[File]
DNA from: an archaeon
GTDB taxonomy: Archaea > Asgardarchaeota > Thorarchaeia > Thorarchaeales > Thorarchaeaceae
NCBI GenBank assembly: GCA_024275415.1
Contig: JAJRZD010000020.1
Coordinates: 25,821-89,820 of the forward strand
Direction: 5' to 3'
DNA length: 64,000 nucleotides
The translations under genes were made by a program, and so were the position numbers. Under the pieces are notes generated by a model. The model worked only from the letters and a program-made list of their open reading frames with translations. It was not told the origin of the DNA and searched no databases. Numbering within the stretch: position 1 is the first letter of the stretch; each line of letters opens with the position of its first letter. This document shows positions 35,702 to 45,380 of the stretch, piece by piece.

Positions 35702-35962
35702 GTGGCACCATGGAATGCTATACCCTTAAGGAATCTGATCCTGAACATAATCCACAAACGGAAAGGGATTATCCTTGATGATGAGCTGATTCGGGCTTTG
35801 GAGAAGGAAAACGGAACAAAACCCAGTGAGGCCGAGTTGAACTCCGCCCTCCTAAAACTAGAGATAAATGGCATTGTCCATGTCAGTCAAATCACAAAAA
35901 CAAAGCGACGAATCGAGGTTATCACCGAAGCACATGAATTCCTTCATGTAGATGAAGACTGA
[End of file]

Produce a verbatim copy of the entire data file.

DNA from: an archaeon
GTDB taxonomy: Archaea > Asgardarchaeota > Thorarchaeia > Thorarchaeales > Thorarchaeaceae
NCBI GenBank assembly: GCA_024275415.1
Contig: JAJRZD010000020.1
Coordinates: 25,821-89,820 of the forward strand
Direction: 5' to 3'
DNA length: 64,000 nucleotides
The translations under genes were made by a program, and so were the position numbers. Under the pieces are notes generated by a model. The model worked only from the letters and a program-made list of their open reading frames with translations. It was not told the origin of the DNA and searched no databases. Numbering within the stretch: position 1 is the first letter of the stretch; each line of letters opens with the position of its first letter. This document shows positions 35,702 to 45,380 of the stretch, piece by piece.

Positions 35702-35962
35702 GTGGCACCATGGAATGCTATACCCTTAAGGAATCTGATCCTGAACATAATCCACAAACGGAAAGGGATTATCCTTGATGATGAGCTGATTCGGGCTTTG
35801 GAGAAGGAAAACGGAACAAAACCCAGTGAGGCCGAGTTGAACTCCGCCCTCCTAAAACTAGAGATAAATGGCATTGTCCATGTCAGTCAAATCACAAAAA
35901 CAAAGCGACGAATCGAGGTTATCACCGAAGCACATGAATTCCTTCATGTAGATGAAGACTGA